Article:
Raccoon problems, on the other hand, are on the rise. Wilson said that raccoon complaints have been going up steadily over the last three years. People usually call because they discover one or more raccoons living in their homes, digging up their yards in search of grubs, eating the fruit in their trees or going through their garbage.  People also call when their pets have run-ins with a raccoon. Wilson said they’re seeing more and more of this trend involving smaller dogs that tend to have plenty of bark but not so much bite. “If a Chihuahua barks at a raccoon twice its size and provokes it, that’s a dangerous situation for the dog,” Wilson said.

Alameda County Vector Control will trap biting or nuisance animals, but because federal and state laws prohibit transporting wildlife across state and county lines, those animals will be euthanized rather than released elsewhere, Wilson said.  In the majority of cases, the agency’s inspectors try to work with homeowners to find ways to exclude wildlife from their homes without resorting to trapping. Usually this means eliminating attractants in the yard, such as food or water left outside for pets, or uncontained garbage. Sealing up openings the raccoon uses to get in and out of the house, including dog or cat doors, also helps.

Wildlife experts say that the abundance of wildlife in urban areas stems from cities’ ready supply of food and shelter. In the wild, raccoons have to travel much farther to find enough food to eat and adequate places to sleep and bear their young. “In cities and suburbs, the concentrations of raccoons are actually higher than they would be in the wild,” said Susan Heckley, the wildlife rehabilitation director of the Lindsay Wildlife Museum in Walnut Creek. “Raccoons are territorial animals and their ranges are determined by access to resources. In urban areas where there’s lots of food, they can get pretty tightly packed.”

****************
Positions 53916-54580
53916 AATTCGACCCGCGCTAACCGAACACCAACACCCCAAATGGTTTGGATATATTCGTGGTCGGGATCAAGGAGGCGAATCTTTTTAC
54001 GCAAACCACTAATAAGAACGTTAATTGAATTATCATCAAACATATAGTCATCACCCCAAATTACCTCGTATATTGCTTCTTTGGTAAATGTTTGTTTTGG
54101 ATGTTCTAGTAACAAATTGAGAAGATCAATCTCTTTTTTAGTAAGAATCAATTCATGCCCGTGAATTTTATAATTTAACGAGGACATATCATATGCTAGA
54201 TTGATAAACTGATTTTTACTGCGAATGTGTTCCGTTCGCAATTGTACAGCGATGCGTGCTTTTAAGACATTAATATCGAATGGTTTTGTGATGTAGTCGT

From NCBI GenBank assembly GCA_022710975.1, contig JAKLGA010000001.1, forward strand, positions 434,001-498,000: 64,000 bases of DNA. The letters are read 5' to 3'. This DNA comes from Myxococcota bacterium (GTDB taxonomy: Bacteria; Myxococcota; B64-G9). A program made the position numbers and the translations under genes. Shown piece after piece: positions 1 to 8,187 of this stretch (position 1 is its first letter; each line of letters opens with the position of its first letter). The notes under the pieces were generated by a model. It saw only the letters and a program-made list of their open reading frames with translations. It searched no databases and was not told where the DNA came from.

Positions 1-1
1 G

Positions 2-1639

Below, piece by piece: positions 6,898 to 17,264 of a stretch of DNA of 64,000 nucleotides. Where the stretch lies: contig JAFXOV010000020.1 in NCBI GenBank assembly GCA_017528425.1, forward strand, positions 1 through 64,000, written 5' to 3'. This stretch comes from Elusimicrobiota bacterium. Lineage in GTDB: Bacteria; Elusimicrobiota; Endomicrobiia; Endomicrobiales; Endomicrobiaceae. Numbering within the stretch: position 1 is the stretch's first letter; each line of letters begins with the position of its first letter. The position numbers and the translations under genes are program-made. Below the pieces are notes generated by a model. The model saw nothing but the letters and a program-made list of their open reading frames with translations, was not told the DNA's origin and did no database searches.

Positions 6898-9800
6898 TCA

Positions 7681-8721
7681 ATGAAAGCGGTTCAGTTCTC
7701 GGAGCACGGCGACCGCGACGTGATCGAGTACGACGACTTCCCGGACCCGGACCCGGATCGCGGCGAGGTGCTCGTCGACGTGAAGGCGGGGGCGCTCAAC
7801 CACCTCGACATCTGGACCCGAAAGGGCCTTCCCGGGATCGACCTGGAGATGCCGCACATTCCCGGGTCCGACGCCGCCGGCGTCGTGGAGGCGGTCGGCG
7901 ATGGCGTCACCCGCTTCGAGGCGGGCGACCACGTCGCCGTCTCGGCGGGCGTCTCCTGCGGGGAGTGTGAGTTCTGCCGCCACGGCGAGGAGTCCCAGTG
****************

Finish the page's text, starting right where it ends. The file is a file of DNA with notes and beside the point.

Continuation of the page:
The Lindsay Wildlife Museum has a veterinary emergency room and specialized out-care facilities where staffers provide rehabilitative services to injured wildlife, most of which come to the museum from urban areas. “The most common injuries we see are from cars, but wildlife will also come in with injuries from dogs or after having ingested poison, or falling out of trees and attics if they’re young,” Heckley said.

So far this year the museum staff has taken 133 raccoons into their care, the bulk of which are young that have been orphaned or abandoned.  After they have been cared for, they are released where they came from, or at least within a mile or two of it, according to Heckley. “Biologically it’s correct to put them back,” Heckley said. “Raccoons have been known to travel up to 75 miles to get back to their homes when they’ve been displaced. They’ll come back, this just saves them the extra time it would have taken them.”

International Raccoon Appreciation Day may strike some as odd—celebrating an animal that seems to both be always around us and yet is still not very well understood. But Wilson, who has seen his share of human-raccoon conflicts in his 21 years with the Alameda County Vector Control office, sees no reason not to appreciate the raccoon. “Raccoons are a lively, attractive animal but unfortunately the way we organize ourselves into cities sets us up for conflict,” Wilson said. “But I realized that sometimes one person’s pest is something that someone else appreciates.”

Oakland North reporters Megan Molteni and Dylan Bergeson set out to track a raccoon in observance of International Raccoon Appreciation Day. They failed spectacularly.